ST - Overcoming mindsets: Uniqlo, Amazon in S’pore boost hiring of persons with disabilities

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 Overcoming mindsets: Uniqlo, Amazon in S’pore boost hiring of persons with disabilities

Syarafana Shafeeq

MAR 7, 2023, 5:17 PM SGT

SINGAPORE – With the news that an Enabling Business Hub will be opened later this year to encourage inclusive hiring practices and job placements for persons with disabilities (PWDs), employers here have even more reason to step up inclusive hiring.

The hub will be launched in Jurong West in the second half of 2023, to bring jobs closer to where PWDs live.

But some companies have already made the first move to hire PWDs, before the latest measures were announced during the debate on the Ministry of Social and Family Development’s budget last Friday.

For example, logistics giant Amazon has partnered with SG Enable, a disability services and support organisation in Singapore, to hire around 20 PWDs across its operations facilities.

An Amazon spokesman said the company’s staff have given positive feedback, citing how inclusive hiring helps them develop stronger empathy and creates a more cohesive workforce.

In February, the company pledged to triple its hiring of employees with disabilities for operations facilities in the next three years.

It made the commitment after signing a memorandum of understanding with SG Enable.

Apparel retailer Uniqlo currently employs 42 people with disabilities across its 28 stores in Singapore.

Uniqlo Singapore human resource director Juliana Tan said the company works very closely with job coaches from Minds Hi-Job! to understand each employee’s profile and way of communication.

Minds Hi-Job!, a programme under the Movement for the Intellectually Disabled of Singapore (Minds), is a job placement and support programme to help those with special needs seek employment opportunities.

Ms Tan said Uniqlo’s employees work under a buddy system. This means that employees with disabilities work alongside fellow non-PWD employees, and receive support as they adapt to the new environment.

They start off by working in the storeroom – a role that does not require them to interact with customers – in order to ease themselves into their roles, she added.

Assigned tasks are broken down into simpler steps for them to learn better.

PWD employees are assessed based on their performance and comfort level, and assigned new tasks accordingly, said Ms Tan.

Some of the tasks, similar to that done by employees without disabilities, include product unpacking and replenishment, and ensuring that the stores are kept clean and tidy. Those who are comfortable with these roles can also be trained for fitting room duties, where they take stocks to the sales floor.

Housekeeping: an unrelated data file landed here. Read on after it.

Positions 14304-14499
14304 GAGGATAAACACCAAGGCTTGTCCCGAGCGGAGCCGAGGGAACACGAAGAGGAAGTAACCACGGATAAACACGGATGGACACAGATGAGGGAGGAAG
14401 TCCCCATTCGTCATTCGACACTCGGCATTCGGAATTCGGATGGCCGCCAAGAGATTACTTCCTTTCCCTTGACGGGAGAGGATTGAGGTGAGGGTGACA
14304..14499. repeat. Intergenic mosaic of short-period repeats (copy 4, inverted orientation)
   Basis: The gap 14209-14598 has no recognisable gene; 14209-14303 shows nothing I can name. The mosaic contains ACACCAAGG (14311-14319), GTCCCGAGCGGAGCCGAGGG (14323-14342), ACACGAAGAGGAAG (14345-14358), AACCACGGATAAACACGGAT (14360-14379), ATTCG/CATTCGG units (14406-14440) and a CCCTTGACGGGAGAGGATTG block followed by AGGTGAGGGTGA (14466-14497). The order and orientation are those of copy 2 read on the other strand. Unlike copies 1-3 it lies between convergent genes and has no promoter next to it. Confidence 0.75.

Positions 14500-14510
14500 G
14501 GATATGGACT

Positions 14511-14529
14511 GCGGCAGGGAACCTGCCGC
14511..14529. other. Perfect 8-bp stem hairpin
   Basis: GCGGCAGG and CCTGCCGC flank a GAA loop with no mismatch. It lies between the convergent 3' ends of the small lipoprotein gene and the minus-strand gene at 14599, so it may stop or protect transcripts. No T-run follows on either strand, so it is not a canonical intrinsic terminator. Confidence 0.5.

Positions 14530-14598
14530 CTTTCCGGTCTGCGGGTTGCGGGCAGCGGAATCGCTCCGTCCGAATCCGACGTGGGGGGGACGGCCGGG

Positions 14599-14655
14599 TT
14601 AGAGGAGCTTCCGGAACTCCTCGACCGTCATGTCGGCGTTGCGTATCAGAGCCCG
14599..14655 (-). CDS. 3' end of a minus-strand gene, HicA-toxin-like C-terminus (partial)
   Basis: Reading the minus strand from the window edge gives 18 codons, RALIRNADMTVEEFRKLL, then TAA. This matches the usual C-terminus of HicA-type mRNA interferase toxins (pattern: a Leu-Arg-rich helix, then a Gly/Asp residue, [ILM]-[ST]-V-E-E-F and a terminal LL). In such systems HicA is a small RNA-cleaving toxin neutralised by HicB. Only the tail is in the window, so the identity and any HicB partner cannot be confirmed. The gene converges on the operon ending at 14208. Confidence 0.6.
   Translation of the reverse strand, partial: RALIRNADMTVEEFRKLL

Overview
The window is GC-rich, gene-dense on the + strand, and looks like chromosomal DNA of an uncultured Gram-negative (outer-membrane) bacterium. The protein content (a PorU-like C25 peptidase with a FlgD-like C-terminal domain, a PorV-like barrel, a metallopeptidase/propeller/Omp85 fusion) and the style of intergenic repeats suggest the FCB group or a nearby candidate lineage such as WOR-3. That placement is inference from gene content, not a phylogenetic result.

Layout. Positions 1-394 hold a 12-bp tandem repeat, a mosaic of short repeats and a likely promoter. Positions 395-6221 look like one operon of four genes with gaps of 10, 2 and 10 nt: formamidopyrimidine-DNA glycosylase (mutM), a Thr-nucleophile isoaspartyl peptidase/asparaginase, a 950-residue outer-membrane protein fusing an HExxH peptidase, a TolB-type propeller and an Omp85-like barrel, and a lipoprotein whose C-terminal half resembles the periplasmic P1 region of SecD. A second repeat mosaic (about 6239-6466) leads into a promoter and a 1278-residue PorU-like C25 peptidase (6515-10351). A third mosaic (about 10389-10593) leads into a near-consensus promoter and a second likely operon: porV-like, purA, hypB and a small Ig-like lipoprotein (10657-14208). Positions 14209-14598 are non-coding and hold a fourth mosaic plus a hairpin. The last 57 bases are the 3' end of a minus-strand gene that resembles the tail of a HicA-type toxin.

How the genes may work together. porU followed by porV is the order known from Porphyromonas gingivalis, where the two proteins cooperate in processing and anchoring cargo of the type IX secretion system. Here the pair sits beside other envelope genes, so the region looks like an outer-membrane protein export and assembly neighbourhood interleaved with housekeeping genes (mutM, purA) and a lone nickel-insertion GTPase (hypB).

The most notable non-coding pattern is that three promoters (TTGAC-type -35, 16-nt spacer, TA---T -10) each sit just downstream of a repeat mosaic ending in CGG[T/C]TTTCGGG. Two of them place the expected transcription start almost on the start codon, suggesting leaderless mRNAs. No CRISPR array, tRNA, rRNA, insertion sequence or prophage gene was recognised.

Ms Tan said: “As with all employees, we focus on each person’s strengths and interests during training, and assign tasks in stores to maximise these capabilities.”

She added that while employees with disabilities may need a bit more time to get used to their scope of work, the company has observed that they are very meticulous in their work once they are familiar with the assigned tasks.

“Their passion towards the work they do also motivates people around them, which is beneficial for the team.”

At the same time, the team also makes sure to pay special attention to employees with disabilities’ emotional needs, to ensure that their experience is a fulfilling and meaningful one, she said.

“For example, as a company, we encourage all team members to be patient in communicating with each other. Staff are also encouraged to write ‘thank you’ cards to each other, which serve to motivate and bond the team.”

Ms Tan said the company has a worldwide goal to hire the equivalent of at least one PWD per store.

This achieves two things: It enables PWDs to interact with other team members and achieve an independent life, while encouraging greater awareness, patience and inclusivity towards the PWD community.

Earlier in 2017, Uniqlo set up a training classroom at APSN Delta Senior School in Choa Chu Kang, used mostly by students who are in their final year of a retail operations programme.

The classroom provides a platform for students with special needs to build their knowledge and skills in fashion retailing, and prepares them for a smoother integration into the workforce.

Mr Paul Heng, managing director of NeXT Career Consulting Group, said more can be done to encourage inclusive hiring of PWDs.

He said employers may not be so motivated to hire them out of fear that they do not have the necessary skill sets for the job. They may also be worried about having to incur additional expenses, for example, reconfiguring the workplace to accommodate employees who are not mobile.

“It’s a mindset issue... PwDs have been viewed differently, both at the workplace as well as society in general,” said Mr Heng.

“Employers can, and must, do their part. I understand companies are in the business of making money, but if we really are serious about becoming an inclusive and developed country, we must behave like one, as one people.”

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